How Putin’s disinformation mirrors classic Soviet propaganda from the Cold War
For much of his life, Milton Leitenberg has been studying, with a rare devotion, the propaganda tactics of the Soviet Union.
From Operation INFEKTION launched in the 1980s to allege the US had invented HIV and Aids, to allegations made in the early 1950s to assert Washington was using biological weapons in the Korean War, Leitenberg has documented the falsehoods in more than 30 books and articles.
Now, at the age of 88, Leitenberg is turning his attention to the claims being made by Vladimir Putin over Ukraine and finding there is a clear pattern.
“Disinformation for the Putin administration is not new,” he tells The Independent.
“It started at least as far as back as 2004, with the “colour” revolutions in Ukraine and Georgia and Tajikistan. Then you got the invasion of Georgia, and before that you had the poisoning of Alexander Litvinenko with polonium. After that you have the invasion of Ukraine, and the shooting down of the airliner, the Skripal poisoning in England, and then the Navalny poisoning.”
He adds: “Each is a case study. The pattern is the same. The Russian government does not supply or distribute one disinformation information story, but 12, 15 or 17. They’re all mutually contradictory.”
He says the disinformation response by Moscow to the July 2014 shooting down of Malaysian Airlines Flight 17, blamed by independent investigators on pro-Russian rebels in eastern Ukraine and which killed almost 300 people, was “extraordinary”.
“They went to such lengths to concoct false satellite aircraft tracks, that is a little bit of work. That is not just verbal bulls***,” he adds.
In 1968, Leitenberg became the first American to work at the Stockholm International Peace Research Institute. He says that when he began his academic career, a number of his colleagues were keen to dismiss or ignore the significance of the Soviet Union’s use of disinformation, viewing it as “trivial garbage”.
But Leitenberg, currently a senior research associate at the Centre or International and Security Studies at the University of Maryland, says the disinformation has been central to both the Soviet and Russian states.
“It’s a structural, core element of their domestic and foreign policy, you cannot simply wave it off and say ‘Well, that’s nonsense so we don’t have to pay attention to it’,” he says. “If it was the Turkish Government, or the Peruvian government, trotting out a piece of disinformation, maybe you could,” he says.
In the 1980s, one of the disinformation campaigns launched by the KGB was to spread false claims that a US-funded research project in Pakistan was sending “killer mosquitoes” into Afghanistan.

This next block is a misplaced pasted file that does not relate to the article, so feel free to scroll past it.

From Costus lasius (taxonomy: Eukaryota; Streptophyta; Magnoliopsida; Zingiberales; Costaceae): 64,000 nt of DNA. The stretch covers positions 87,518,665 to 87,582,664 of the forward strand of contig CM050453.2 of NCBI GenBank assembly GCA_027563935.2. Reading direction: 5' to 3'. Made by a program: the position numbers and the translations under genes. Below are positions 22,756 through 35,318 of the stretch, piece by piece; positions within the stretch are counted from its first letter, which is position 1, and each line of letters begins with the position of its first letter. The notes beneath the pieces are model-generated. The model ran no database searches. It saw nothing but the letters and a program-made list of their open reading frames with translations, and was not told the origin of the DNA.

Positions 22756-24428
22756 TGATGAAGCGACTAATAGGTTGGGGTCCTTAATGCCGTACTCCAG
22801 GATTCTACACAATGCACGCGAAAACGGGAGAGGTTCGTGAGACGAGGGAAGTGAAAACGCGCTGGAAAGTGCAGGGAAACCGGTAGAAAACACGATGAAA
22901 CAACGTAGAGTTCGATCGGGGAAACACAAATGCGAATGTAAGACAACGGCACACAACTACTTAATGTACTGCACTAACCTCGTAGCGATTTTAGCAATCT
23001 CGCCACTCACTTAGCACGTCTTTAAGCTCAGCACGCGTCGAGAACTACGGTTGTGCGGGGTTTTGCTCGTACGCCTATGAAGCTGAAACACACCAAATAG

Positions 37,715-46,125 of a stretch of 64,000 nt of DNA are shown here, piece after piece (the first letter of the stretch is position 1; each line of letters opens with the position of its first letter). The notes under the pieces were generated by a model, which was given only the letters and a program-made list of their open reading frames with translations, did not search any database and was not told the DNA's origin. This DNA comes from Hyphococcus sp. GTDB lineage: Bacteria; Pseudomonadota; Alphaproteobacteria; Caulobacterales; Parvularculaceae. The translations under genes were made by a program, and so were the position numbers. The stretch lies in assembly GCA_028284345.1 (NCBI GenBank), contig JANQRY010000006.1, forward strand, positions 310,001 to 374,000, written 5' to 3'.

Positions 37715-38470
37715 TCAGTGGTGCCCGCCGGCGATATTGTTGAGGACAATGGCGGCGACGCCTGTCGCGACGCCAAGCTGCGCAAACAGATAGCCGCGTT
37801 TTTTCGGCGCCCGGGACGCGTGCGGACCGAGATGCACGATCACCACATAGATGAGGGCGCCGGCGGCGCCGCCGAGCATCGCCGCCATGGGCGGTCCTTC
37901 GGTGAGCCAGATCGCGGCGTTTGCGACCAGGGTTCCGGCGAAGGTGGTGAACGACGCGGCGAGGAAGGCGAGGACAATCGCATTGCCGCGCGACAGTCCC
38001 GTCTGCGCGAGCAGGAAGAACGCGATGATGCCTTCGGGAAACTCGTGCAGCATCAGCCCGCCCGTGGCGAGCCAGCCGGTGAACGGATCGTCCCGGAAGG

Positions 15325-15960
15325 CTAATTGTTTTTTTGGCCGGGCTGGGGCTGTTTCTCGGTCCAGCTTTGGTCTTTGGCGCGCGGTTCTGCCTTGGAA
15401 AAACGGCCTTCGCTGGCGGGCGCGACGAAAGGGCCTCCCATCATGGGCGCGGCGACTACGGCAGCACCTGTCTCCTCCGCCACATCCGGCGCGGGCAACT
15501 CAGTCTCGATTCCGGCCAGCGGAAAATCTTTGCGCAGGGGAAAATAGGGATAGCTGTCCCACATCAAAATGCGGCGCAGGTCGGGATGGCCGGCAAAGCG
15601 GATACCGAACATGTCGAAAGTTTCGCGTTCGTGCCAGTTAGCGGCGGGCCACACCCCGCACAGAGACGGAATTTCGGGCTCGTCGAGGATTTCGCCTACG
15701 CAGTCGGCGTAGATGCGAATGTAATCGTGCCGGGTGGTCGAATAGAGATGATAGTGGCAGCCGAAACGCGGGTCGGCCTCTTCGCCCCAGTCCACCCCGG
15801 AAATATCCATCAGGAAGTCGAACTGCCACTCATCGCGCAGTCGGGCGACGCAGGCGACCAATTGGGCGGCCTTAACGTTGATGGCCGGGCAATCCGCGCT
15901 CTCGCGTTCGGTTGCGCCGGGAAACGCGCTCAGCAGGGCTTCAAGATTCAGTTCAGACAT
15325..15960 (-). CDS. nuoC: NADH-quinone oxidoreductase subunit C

Leitenberg, who in 2012 co-authored the highly-regarded The Soviet Biological Weapons Programme: A History, wrote last year that from “from 1949 until 1988, the Soviet Union conducted a nearly continuous campaign of false allegations of biological-weapon (BW) use by the United States. In 1995, senior Russian military officials revived this pattern of false allegations, which continues to the present day”.
He says the widely debunked claims made by Putin and other officials over the US’s backing of biological weapons manufacture in Ukraine – claims that been been given additional oxygen in the US by conspiracy theorists such as Alex Jones of InfoWars, and Fox News’s Tucker Carlson – fit into the same pattern.
Moscow’s claims about the US’s alleged production of bioweapons in Ukraine started at the beginning of March when Russia’s defence and foreign ministries claimed that after the invasion, Russian troops had uncovered clear-up efforts by the Ukrainians to try “eradicating traces of the military-biological programme”.
Ukraine, the US and the UN have denied there are biological weapons facilities in the country, but all have said there are biological research units that contain a number of dangerous pathogens being researched. The World Heath Organisation has called for officials to destroy such substances.
Leitenberg says he can trace 10 distinct phases of the Soviet Union’s disinformation programme about US biological weapons alone.
“Starting only a few years after the end of World War II, in 1949, and lasting until 1988 under General Secretary Mikhail Gorbachev, the USSR maintained a near continuous campaign of false allegations of biological weapon use by the United States. Never in history had any other country carried on such a campaign of false BW allegations,” he wrote in a 2019 research paper.
He added: “After a pause of a few years between 1988 and 1995, senior Russian military officials began repeating the old false allegations. Russian officials amplified the campaign after the US government funded the transformation of former Soviet BW facilities.”